Daylilies Are Perennials
Some Daylilies are dormant with their foliage dying back completely, others are evergreens, there is also a wide range in between referred to as semi-evergreen. They have tuberous, somewhat fleshy roots and strap or grass-like leaves that arch gracefully making clumps attractive even when not in bloom.
Clusters of blooms appear at the top of a mostly leafless stem, known as a scape, which grows above the foliage. Sometimes there is branching on the scape allowing for multiple blooms each day. The Daylily bloom itself is only open
for one day hence the name Hemerocallis, “beautiful for a day”.
Modern day hybridizing has allowed Daylilies to come in a wide range of colors, shapes and sizes, except blue. Bloom sizes range from miniature to very large, available in single, double, spider and unusual forms.
Location, Location, Location .....
Most Daylilies do best in full sun. They will tolerate part-shade conditions, but require a minimum of six hours of direct sunlight per day to bloom at their best.
Daylilies will adapt well to almost any kind of soil and are almost pest free.
When to Plant ...
Daylilies can be planted any time after the ground thaws, however it takes about six weeks for Daylily roots to adjust to a new location so all plantings and transplanting should be done at least six weeks before the ground freezes.
If planting a clump, less time is needed as the roots have not been disturbed.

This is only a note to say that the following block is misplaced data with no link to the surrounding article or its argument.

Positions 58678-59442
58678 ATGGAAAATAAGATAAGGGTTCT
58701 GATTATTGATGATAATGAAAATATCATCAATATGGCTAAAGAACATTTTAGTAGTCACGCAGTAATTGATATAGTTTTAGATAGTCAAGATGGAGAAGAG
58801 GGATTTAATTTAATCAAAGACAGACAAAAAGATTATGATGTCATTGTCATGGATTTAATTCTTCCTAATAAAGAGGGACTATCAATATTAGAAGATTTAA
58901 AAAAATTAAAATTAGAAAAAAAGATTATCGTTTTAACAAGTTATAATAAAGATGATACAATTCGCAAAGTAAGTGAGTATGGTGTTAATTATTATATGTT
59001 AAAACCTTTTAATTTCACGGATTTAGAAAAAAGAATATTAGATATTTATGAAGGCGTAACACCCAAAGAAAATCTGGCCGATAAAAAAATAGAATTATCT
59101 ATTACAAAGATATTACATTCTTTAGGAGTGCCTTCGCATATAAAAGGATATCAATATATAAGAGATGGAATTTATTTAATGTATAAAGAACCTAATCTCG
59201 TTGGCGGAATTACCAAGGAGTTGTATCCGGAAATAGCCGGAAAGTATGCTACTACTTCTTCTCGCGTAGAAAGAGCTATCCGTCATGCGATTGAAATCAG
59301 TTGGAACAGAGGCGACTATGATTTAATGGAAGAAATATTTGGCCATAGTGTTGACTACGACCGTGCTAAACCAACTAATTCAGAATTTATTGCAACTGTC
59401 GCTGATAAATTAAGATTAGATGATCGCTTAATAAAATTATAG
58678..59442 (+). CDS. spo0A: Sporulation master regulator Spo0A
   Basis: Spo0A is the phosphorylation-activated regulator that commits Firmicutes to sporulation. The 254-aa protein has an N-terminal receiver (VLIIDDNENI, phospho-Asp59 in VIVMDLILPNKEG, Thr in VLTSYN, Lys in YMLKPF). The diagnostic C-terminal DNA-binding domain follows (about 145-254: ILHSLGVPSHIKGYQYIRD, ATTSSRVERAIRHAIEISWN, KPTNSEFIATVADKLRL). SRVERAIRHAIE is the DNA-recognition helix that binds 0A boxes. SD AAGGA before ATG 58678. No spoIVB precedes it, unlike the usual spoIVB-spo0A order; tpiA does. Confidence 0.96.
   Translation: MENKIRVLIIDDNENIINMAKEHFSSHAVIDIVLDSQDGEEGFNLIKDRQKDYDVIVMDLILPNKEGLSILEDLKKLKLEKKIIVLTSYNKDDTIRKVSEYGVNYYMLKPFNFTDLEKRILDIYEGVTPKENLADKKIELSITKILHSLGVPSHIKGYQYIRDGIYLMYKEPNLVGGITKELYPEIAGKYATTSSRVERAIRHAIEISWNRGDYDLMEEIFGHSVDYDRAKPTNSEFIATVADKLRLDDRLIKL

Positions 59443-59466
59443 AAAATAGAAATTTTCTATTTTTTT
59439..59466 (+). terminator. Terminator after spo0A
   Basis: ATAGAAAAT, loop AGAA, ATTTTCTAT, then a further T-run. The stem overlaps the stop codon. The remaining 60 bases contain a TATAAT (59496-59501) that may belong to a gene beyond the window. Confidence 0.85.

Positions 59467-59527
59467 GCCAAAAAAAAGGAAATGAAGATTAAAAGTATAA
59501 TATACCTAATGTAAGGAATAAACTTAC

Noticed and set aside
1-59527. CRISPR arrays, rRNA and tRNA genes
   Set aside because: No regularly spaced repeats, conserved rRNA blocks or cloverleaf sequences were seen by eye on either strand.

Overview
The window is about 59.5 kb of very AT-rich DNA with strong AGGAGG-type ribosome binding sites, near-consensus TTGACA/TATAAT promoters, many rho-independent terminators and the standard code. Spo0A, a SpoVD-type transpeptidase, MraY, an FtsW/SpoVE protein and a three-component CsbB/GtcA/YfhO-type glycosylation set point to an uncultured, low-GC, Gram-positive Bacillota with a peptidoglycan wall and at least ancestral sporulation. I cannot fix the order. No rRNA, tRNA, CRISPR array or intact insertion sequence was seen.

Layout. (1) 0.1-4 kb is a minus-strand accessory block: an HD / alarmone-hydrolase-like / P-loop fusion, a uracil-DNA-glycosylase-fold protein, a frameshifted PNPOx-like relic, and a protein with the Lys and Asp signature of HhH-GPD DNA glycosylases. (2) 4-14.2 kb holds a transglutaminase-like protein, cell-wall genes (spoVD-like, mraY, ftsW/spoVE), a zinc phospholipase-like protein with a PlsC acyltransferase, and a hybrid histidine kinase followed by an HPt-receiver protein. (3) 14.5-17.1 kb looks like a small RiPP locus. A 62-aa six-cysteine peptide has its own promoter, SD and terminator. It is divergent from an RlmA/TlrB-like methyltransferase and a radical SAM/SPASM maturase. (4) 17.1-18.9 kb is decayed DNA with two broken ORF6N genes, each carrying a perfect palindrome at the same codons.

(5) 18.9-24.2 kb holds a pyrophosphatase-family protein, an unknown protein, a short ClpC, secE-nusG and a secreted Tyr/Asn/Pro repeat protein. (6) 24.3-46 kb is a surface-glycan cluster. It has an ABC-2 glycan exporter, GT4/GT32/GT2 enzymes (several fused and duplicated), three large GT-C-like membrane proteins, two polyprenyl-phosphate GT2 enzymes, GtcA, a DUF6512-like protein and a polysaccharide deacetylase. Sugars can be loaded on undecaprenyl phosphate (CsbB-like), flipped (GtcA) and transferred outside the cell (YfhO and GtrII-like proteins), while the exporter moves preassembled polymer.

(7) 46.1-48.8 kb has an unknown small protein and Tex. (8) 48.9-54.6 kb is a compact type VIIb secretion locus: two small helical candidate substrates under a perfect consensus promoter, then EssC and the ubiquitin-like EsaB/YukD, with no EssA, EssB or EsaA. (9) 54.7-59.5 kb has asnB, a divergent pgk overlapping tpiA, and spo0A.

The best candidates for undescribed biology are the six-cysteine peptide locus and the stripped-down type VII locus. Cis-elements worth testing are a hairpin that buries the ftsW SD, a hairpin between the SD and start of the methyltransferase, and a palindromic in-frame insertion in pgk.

Planting Bare-Rooted Daylilies
Bare-Root Daylilies, especially those received through the mail, should be soaked for a few hours in water. If you want, you can add a weak solution of liquid fertilizer.
Dig a hole larger than the root ball, and down at least a foot to loosen the soil. Form a mound in the center of the hole. Set the plant in place with the roots spread on all sides of the mound. Never plant Daylilies with the crown (where foliage and roots join) more than 1 inch deep. Add the soil around the roots firming it as you go. When the hole is half full with soil, water it very well to insure good soil to root contact, and then add the remaining soil. Firm the soil again, leaving a slight depression around the plant to act as a reservoir and water thoroughly A good mulch of wood chips or leaves will help to preserve the moisture in the summer, as well as helping to control the weeds.
Planting a Daylily Clump
Nothing could be simpler, simply dig a hole large enough for the clump to be planted. Put water in the hole, add the clump and replace the soil over and around it. Press firmly around the diameter to be sure to eliminate any air pockets. Water well and add mulch if desired.
As Daylily clumps grow over the years, it will become necessary to divide and separate the plants. If clumps are allowed to grow too large, plant performance will suffer and over crowded clumps will have fewer blooms. Daylilies can be divided every three to four years. Some prefer to transplant in early spring, but you can also transplant after bloom season, when the days grow cooler.
Dig the entire plant up and gently pull the leaf fans apart, with each division having a minimum of 2 fans. In large clumps it may be necessary to cut the division with a sharp long blade knife. A favorite tool for dividing Daylilies is an old screwdriver. Stick it into a space where it looks like it could easily be divided and twist and turn to loosen a division.
Using a digging fork to dig clumps, makes the job a lot easier on both the plant and the gardener.